'Steady hand' Jim Flaherty resigns as Canada's finance minister
Long-serving minister, who led nation through global financial crisis, to be succeeded by Joe Oliver, Canada's public broadcaster reports
Jim Flaherty, Canada's long-serving Conservative finance minister, who helped steer the nation's economy through the global financial crisis, has resigned from the cabinet, though leaving the country on track to balance its books by next year
Canada's Natural Resources Minister Joe Oliver was named to succeed Flaherty.
"I just named Joe Oliver Canada's new finance minister. He will continue to strengthen the economy and balance the budget by 2015," Prime Minister Stephen Harper said in a Twitter message.
The resignation of Flaherty, 64, has ended the third-longest stint as finance minister in the country's history.
He has been suffering greatly from a rare, non-life-threatening skin disease, but denied it was linked to his resignation.
"Yesterday, I informed the prime minister that I am resigning from cabinet," he said on Tuesday.
"This was a decision I made with my family earlier this year, as I will be returning to the private sector.
"I am happy to report I am on the road to a full recovery and the decision to leave politics was not related in any way to my health.
"This decision was made because it is the right one for me and my family at this time."
Analysts said Canada's Conservative government was likely to stick with the plan to balance the budget next year.
Oliver, 73, the former investment banker, worked for many years with Merrill Lynch. He was elected as an MP in 2011.
He is the government's main supporter of TransCanada Corp's controversial Keystone XL pipeline to the United States.
Two government sources said Oliver was the ideal choice because of his financial industry expertise, and because he represented a district in the politically valuable Toronto area.
Greg Rickford will take over from Oliver as natural resources minister, a post the former investment banker held since first elected to the House of Commons in 2011.
Flaherty, who is a lawyer, is an outspoken man who was quick on his feet in parliamentary debates, and equally comfortable picking a fight or cracking a joke. He has been at the side of the prime minister since the Conservatives came to power in 2006.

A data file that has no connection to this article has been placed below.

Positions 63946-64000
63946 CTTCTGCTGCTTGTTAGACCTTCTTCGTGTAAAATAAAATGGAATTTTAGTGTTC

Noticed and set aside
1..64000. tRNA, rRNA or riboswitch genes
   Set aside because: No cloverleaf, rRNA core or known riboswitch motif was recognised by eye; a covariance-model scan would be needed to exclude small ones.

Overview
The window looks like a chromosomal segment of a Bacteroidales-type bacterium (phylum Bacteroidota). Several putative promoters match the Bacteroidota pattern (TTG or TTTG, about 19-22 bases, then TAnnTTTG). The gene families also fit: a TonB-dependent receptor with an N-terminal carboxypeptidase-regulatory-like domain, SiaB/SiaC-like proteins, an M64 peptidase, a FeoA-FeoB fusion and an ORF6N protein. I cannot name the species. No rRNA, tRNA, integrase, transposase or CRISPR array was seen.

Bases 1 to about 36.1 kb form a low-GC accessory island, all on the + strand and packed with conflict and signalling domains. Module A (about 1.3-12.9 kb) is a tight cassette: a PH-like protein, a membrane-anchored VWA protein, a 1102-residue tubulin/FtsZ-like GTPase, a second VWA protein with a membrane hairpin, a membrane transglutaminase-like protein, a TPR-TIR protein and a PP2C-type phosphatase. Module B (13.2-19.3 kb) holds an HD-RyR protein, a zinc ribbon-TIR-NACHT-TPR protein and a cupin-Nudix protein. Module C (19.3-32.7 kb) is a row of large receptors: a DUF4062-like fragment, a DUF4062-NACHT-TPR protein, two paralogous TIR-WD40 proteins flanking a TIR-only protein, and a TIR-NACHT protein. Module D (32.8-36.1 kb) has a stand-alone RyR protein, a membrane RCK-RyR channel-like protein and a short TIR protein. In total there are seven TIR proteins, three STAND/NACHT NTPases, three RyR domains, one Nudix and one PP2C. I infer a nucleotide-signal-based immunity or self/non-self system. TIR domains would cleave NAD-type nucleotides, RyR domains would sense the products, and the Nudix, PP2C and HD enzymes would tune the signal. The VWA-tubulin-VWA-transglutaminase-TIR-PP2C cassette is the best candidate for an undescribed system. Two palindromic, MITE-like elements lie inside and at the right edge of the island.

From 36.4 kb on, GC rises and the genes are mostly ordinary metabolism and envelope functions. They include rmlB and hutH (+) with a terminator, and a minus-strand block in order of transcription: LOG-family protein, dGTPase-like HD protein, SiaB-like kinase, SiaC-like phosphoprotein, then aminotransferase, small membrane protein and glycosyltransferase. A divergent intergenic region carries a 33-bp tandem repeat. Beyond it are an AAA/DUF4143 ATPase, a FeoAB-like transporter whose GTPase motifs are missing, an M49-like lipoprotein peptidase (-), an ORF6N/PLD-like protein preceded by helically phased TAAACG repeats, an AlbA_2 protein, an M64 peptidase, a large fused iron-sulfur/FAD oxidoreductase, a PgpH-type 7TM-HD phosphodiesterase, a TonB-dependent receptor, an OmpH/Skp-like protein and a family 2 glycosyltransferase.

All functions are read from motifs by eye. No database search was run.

He cut business and sales taxes, raised spending to stimulate the economy and put through a record deficit in nominal dollar terms to counter the recession. But as the economy recovered, he cut government operations to try to drive that deficit to zero.
Amid speculation he might step aside to focus on his health, Flaherty stubbornly and repeatedly promised to stay working until the budget was balanced.
The budget plan he presented last month shows that this will be achieved next year.
Flaherty said for the first time last month that he might not run for re-election. He will remain a member of parliament for now. Harper said he had accepted Flaherty's resignation "with great reluctance" and praised his efforts.
"In a political career of almost 20 years, Flaherty has exemplified the best qualities of those who enter public life: a true commitment to service, and a sincere desire to leave the country in better shape than it was when he entered politics," Harper said.
"Since 2006, he has been a steady hand, ably guiding Canada through the most challenging economic times since the Great Depression and gaining the country a solid global reputation for economic management."
Flaherty followed a punishing schedule before 2013, when he revealed he was battling a skin disease that causes painful blisters on the body. The incurable condition can be managed with powerful medication.
Additional reporting by Agence France-Presse